Does Faster Music Make You Run Faster?
SHS DPT Program Looks at Effect of Music Tempo on Pace Speed
You’re running on the treadmill at a leisurely pace. The music changes to something faster. Will your pace increase? How about your cardiovascular health?
That was the question two Touro College School of Health Sciences (SHS) Doctor of Physical Therapy (DPT) professors and several students sought to answer in an innovative pilot study.
“Using music is a mainstream way to make exercise more fun,” explained Dr. June Kume who, together with Dr. Laura Hagan, led the study. “But there have been no formal studies to see the results of modulating the tempo. The possibilities for rehabilitative medicine could be huge if we know how a person reacts to it.”
SHS DPT Students Kelly Melisurgo, Danielle Insardi, Matthew Helleckson, Steven Liu and Ashley DeRemer created a research protocol, recruited participants, and identified appropriate music. Songs were categorized by beats per minute and spread across a wide genre of music from hip-hop to radio classics of the 1950s.
“We looked up songs that were popular and we broke them up into categories based on tempo,” said Insardi. “We used YouTube a lot.”
After recruiting participants between the ages of 18-64 and dividing them into a control group and an experimental group, the students found a baseline for each participant. Participants were instructed to walk or run at their fastest comfortable pace for 10 minutes three times a week for eight weeks along with a five-minute warm-up and cool-down period. In the experimental group, participants were given a range of music to choose from where the beats per minute were increased, while the music of the control group remained the same. Throughout the course of the study, the beats-per-minute for the experimental group were increased by 10 percent in the first four weeks and twenty percent in the last four weeks.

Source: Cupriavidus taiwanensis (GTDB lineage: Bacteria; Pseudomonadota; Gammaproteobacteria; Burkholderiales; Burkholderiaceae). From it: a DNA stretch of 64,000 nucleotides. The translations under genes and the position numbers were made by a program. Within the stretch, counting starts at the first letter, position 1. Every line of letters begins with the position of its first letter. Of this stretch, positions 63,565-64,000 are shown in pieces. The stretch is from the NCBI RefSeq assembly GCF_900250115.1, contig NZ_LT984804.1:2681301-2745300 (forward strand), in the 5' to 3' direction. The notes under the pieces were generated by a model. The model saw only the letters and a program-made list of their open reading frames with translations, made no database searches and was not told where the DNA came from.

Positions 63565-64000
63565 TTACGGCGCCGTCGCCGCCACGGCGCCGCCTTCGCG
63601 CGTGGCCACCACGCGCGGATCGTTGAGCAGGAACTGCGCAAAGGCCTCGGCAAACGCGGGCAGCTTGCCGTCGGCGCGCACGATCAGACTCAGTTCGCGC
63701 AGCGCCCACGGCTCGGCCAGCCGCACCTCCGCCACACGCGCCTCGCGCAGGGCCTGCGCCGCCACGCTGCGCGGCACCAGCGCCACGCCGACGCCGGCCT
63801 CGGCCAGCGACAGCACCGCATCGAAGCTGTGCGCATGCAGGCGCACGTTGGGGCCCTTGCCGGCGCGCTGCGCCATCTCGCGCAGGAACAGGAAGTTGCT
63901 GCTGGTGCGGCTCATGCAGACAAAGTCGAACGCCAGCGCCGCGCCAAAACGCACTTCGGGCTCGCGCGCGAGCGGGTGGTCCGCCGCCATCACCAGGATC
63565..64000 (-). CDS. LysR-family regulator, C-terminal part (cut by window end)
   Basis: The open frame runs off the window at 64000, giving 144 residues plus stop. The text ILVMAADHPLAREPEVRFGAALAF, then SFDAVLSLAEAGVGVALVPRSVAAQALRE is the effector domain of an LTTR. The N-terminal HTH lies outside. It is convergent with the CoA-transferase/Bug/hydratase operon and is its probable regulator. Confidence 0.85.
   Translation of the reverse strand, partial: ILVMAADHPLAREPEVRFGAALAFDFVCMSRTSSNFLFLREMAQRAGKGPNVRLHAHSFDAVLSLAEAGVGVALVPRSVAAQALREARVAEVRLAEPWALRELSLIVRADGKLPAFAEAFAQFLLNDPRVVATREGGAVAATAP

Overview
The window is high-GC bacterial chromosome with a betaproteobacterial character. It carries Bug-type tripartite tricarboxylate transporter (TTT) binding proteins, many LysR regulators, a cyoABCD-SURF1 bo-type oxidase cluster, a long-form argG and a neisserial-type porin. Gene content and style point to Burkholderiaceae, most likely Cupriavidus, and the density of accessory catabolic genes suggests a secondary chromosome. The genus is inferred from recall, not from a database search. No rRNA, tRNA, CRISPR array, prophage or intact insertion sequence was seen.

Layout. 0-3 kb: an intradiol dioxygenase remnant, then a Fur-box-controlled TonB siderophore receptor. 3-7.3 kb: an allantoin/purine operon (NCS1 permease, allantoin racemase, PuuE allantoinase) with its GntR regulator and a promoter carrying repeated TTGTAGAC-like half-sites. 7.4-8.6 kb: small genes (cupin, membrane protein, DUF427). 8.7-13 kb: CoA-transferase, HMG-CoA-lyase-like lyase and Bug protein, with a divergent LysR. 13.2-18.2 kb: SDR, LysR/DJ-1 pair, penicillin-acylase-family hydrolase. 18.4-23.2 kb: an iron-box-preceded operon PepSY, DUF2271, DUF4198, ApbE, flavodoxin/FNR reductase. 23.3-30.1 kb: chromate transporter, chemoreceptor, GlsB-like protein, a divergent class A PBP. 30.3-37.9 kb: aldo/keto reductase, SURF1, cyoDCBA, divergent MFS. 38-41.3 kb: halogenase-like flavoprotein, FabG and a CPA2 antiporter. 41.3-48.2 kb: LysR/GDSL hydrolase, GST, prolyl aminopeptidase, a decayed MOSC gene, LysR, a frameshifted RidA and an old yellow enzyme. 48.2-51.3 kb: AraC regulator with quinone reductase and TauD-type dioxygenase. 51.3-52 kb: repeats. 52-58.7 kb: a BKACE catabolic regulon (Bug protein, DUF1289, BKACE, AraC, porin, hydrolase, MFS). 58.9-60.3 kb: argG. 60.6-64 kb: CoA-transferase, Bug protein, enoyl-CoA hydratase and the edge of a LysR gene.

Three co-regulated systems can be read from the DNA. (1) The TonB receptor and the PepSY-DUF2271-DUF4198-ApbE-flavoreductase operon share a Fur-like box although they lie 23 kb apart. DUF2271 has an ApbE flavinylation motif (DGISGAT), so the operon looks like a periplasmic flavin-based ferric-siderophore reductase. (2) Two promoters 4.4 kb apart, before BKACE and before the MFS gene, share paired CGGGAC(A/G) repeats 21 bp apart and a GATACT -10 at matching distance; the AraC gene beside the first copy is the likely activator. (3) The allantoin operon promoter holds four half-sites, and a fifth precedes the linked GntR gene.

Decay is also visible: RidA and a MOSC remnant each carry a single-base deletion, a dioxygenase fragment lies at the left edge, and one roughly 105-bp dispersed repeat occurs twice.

After the study ended, the students ran the findings through a statistical analysis and though the results didn’t show statistical significance, they did have an impressive clinical result.
“The control group increased their pace by 7.4 percent,” said Insardi. “The experimental group increased their pace by 13.5 percent. The control group shaved off a minute, the experimental group shaved off a minute-and-a-half.”
“It taught us a lot about conducting research,” said Melisurgo.
“It’s exciting since the application of this is so real,” said Dr. Kume. “While there were no significant changes we did see some notable effect size changes to suggest something is happening and so it warrants further review.”
The abstract of the paper, “Assessment for the Modulation of Pace and Distance in Response to Musical Auditory Cueing During Treadmill Exercise in Healthy Individuals,” was just submitted to the APTA Combined Sections Conference to be held in 2018. Dr. Kume said that the study is anticipated to continue into the future with an increase in the sample size.